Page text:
talonmm

Member
Messages
532
I enjoy it. I once asked some gulf nut what he gets out of it and he said . You play against others , you play against yourself and you play against the course all at once ...maybe playing instruments kinda resembles that
Yes, you are correct, but I would like to add another. When I play with a band, I try and help my band-mates succeed by helping them anyway I can. So besides the three things you mentioned, I'd like to add, that in a band, you are a team, and you are there to help your bandmates be the best the team can be.
 

Dr. Tranquilo

Member
Messages
29
Nothing.

If I wasn't playing out regularly I would very likely stop playing altogether.

I NEED to have a project to keep me going. :dunno
I'm sort of like this in terms of needing something to do, just not necessarily gigging. Might be worth seeing what other people say in this thread ;)

I discovered recording and sub-forums like the "member's video/music" one on here. I no longer have the desire to gig, but I like interacting with other musicians. I record crap and spam it into the video forum for feedback, then listen to some really amazing players providing me free music/inspiration in a million different styles.
Love this idea, what do you do with the feedback? Do you change what you've recorded and then release it somewhere?

BTW for everyone else that has contributed so far, I've really enjoyed reading this thread already and it's only an hour or so old. It's genuinely useful stuff, so thanks.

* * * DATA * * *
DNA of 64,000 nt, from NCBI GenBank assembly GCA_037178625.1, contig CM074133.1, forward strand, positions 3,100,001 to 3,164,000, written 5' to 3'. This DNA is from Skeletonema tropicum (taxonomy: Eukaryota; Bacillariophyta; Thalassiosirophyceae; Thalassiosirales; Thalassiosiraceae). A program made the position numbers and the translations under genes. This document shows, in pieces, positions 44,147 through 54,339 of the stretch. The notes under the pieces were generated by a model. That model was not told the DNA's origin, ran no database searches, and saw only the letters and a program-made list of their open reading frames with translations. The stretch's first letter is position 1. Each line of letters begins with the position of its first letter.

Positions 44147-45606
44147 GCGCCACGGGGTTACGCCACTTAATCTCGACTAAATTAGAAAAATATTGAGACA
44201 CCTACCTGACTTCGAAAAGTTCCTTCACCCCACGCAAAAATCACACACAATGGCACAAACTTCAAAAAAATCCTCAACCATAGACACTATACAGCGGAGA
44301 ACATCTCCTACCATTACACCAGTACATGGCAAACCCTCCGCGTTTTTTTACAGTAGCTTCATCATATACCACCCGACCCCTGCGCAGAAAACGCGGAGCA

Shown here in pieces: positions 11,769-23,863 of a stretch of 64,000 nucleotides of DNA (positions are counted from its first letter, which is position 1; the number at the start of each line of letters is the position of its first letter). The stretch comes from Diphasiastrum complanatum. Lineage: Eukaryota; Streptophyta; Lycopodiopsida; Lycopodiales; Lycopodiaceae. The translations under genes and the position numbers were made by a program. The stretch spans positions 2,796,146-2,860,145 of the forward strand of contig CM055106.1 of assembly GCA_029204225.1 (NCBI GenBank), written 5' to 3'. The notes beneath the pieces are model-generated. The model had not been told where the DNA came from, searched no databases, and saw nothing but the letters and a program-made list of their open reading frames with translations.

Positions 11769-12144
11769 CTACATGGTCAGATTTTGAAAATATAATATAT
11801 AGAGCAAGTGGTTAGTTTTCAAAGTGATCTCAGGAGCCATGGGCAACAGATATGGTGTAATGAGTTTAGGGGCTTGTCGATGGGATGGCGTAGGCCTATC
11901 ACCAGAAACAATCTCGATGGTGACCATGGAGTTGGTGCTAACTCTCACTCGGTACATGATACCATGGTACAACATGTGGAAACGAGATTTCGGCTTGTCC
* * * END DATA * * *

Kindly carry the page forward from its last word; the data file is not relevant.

Astronaut FX

Member
Messages
6,828
The composition aspect of music has always had a much bigger appeal for me than the performance aspect. I don’t need an audience to inspire me to create and record original music, and quite frankly, I don’t really care if anyone ever hears any of it.

I know that concept will seem really foreign to many here, but to help explain it, for me it’s the musical equivalent of drawing in a sketchbook that no one ever sees or writing in a journal that no one ever reads. It’s just something I need to do for me.
 

ctreitzell

Member
Messages
2,208
Yep, love of music. My sanity depends upon it. I gigged an awful lot 1990 thru 1995. And had roadied, stage hand, FOH from 1984-1989. Always all original music with very occasional covers not nfn.

I got fed up with lugging gear and load in load out. In that era it was pay to play and I really was only ever going into debt. I also got disenchanted with audiences. I have no interest in delivering what the audience "thinks" they want to hear. I found myself with a very pretentious attitude where I felt the audience doesn't deserve my effort. So I stopped playing for "them" and have continued to play for me. In 1998 I stopped creating anything with vocals and have gone all instrumental.

Nowadays I just like learning new things and building on that knowledge with which to create (especially technical things like SysEx and or a deep understanding of midi or audio forensics).

I am getting to a point where I'd like to start playing with others again with occasional gigs in mind...no money chasing, just for the love of the art form and immersion in sound.
 




Trending Topics

Top